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I'm searching for the correct type of diagram in which I can see all dependencies between the functions, classes and files of my Python program (multiple files). It's for cleaning purposes.

So my question is: Which diagram should I use? I though about Class Diagram, but there are no dependencies between functions (which function uses which function, which class or file uses functions from which class or file, etc.).

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    I doubt very much that there is a single diagram type that can show you what you want. Class diagrams show static relationships. Object sequence diagrams show dynamic relationships. Call hierarchies show method dependencies. Message sequence charts show dynamic timing relationships. More might come to mind. Trying to combine them in a single diagram would be ... awkward. Sep 30 '14 at 12:59
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I once participated in a Python project in which we had to employ some pretty long and confusing data processing steps. In order to maintain the minimal modularity, we developed a system in which data would flow from one class to another through a very long chain. Each chain link would only need to know the calling interface of the the "next" step of the chain. This way we could test the overall process by testing interactions between those adjacent links (classes e/or modules) and at each "link" only the necessary, specific, processing logic. Note that the "long flow" was actually a domain logic/requirement.

In no time this structure led to a very, very unmaintainable code. The problem was that the flow chain was too long, rendering the processing logic impossible to grasp from a higher perspective (i.e. the big picture). Although we could clearly understand the adjacency steps, we could not see how data was being processed/modeled throughout the chain.

We decided then to use an activity diagram, in which we tried mapping the different program flows, decisions, method calls, etcettera. We chose an activity diagram for the fact that it allows you to go from in-procedure detail level to class level or communication/interaction levels. We could abstract when we needed to and we could dive deep into algorithm logic when necessary.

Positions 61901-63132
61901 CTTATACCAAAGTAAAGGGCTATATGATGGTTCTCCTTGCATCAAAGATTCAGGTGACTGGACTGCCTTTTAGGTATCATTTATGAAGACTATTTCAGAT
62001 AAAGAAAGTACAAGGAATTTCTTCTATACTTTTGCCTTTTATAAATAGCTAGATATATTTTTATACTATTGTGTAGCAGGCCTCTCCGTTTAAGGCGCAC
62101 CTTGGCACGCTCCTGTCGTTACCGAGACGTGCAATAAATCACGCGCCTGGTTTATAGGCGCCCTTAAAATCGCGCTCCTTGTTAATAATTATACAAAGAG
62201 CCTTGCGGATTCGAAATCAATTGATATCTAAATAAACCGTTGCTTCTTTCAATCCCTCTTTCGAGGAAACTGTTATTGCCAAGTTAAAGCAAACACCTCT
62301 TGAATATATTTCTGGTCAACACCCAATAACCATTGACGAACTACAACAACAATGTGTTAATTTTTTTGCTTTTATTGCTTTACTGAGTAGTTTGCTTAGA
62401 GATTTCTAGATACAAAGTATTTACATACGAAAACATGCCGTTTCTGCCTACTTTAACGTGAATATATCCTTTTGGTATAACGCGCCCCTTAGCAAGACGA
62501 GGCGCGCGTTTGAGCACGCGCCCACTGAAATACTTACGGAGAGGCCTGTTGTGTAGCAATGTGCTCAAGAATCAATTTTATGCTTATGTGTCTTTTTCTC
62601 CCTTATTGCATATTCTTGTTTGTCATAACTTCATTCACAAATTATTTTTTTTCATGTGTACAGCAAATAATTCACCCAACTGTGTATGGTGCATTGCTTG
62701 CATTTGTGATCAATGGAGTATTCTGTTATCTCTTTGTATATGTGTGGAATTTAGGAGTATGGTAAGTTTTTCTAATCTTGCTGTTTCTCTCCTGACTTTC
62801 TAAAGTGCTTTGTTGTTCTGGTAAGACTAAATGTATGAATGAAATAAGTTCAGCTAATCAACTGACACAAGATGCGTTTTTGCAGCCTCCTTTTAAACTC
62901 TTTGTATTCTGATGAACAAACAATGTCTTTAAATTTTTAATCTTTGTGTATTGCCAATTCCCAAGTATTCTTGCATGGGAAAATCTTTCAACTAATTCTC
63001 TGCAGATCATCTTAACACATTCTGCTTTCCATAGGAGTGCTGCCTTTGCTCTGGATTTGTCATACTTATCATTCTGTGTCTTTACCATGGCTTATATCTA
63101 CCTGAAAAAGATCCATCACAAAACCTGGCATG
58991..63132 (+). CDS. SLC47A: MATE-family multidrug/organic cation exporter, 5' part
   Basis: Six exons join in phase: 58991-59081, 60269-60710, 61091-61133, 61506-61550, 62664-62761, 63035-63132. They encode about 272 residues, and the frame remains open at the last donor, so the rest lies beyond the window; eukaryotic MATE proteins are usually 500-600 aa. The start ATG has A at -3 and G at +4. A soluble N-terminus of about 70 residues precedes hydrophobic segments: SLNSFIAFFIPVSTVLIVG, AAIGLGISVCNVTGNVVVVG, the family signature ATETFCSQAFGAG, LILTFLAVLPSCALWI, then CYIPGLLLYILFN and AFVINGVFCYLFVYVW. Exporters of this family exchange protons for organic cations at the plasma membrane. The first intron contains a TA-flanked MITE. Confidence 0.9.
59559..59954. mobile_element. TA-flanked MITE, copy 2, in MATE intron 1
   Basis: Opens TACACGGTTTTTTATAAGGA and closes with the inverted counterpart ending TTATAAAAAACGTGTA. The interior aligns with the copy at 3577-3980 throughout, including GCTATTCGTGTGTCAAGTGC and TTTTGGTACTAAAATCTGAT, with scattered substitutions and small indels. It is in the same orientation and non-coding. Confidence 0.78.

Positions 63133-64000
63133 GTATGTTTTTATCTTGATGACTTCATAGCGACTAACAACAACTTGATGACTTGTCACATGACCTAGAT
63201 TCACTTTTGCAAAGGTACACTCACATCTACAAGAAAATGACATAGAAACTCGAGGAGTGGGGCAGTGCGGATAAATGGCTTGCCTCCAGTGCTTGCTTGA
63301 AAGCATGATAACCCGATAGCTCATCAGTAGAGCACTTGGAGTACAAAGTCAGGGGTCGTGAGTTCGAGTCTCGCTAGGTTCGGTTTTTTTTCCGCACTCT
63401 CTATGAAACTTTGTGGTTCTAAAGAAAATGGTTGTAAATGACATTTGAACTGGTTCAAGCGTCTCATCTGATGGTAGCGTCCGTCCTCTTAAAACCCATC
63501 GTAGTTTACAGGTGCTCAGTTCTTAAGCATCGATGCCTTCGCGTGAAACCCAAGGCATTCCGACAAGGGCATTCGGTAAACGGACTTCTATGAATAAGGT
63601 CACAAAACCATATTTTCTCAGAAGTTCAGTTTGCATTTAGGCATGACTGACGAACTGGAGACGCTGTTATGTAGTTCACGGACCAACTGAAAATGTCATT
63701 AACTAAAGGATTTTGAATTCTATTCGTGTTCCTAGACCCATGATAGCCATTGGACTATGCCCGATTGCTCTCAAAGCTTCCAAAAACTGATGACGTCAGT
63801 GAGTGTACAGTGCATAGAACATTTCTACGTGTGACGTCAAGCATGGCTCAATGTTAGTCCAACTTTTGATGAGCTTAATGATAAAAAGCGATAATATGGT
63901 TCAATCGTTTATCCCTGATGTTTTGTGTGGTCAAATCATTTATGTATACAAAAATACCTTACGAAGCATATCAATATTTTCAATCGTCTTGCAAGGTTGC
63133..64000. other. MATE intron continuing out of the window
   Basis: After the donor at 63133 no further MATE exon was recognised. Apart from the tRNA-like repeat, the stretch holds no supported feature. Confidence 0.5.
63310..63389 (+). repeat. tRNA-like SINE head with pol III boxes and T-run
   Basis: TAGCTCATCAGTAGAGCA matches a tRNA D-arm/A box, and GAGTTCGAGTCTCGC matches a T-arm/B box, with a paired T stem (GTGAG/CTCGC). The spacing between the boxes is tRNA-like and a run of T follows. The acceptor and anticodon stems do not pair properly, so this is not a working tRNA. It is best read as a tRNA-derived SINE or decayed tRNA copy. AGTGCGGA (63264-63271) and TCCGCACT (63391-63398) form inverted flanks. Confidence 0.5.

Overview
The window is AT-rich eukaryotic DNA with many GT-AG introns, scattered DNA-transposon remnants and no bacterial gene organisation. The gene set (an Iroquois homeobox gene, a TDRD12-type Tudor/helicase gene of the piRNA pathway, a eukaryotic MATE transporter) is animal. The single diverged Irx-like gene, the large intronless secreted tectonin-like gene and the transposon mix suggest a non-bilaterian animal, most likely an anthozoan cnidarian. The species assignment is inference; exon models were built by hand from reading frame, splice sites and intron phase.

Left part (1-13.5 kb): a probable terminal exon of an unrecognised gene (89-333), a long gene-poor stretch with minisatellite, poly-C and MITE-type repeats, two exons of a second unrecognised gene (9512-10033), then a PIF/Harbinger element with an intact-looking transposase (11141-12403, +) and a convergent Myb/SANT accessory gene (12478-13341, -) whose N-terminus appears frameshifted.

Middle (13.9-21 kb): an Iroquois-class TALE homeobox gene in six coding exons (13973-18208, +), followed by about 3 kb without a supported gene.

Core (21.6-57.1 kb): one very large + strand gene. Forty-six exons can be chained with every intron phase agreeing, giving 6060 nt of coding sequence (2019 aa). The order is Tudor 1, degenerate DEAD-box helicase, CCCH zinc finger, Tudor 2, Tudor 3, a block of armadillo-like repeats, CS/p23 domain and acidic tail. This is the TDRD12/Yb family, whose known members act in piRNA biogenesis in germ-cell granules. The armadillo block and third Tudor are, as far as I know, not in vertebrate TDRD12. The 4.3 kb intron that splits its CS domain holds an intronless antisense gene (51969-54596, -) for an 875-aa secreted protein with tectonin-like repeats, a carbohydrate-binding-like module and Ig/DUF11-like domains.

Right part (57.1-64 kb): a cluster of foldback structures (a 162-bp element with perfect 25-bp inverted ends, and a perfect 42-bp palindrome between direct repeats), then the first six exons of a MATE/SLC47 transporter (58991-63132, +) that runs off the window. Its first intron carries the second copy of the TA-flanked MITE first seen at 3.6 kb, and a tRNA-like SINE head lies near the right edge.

We used swim lanes to represent classes/modules, and within them we depicted as much details as necessary of what that class would actually do. The lines flowing from one swim lane to another would allow us to understand how classes actually communicated, and the lines inside the swim lane itself, how that specific class would do it's own job.

In the end it wasn't the most formal Activity Diagram, but it was actually good enough to ensure we could grasp the process from a higher perspective. This allowed us to comprehend better how our system interacted and to improve it, specially reducing the chain length.

After refactoring code and cleaning up the chain structure, we actually had to throw away the Diagram, since it was completely different and maintaining it would cause much work without many benefits. We would rather build up a new one whenever we felt the need for it, we used diagrams as a communication tool rather than documentation.

Whether or not that original chain-like design was adequate would be another matter. Anyway, after this experience I think Activity Diagrams are a good place to start if you wan't to have a better view of your system/code for "cleanup" purposes. The main disadvantage is that it is hard to actually have a program structure (hierarchies, relations, etcettera) of your code.

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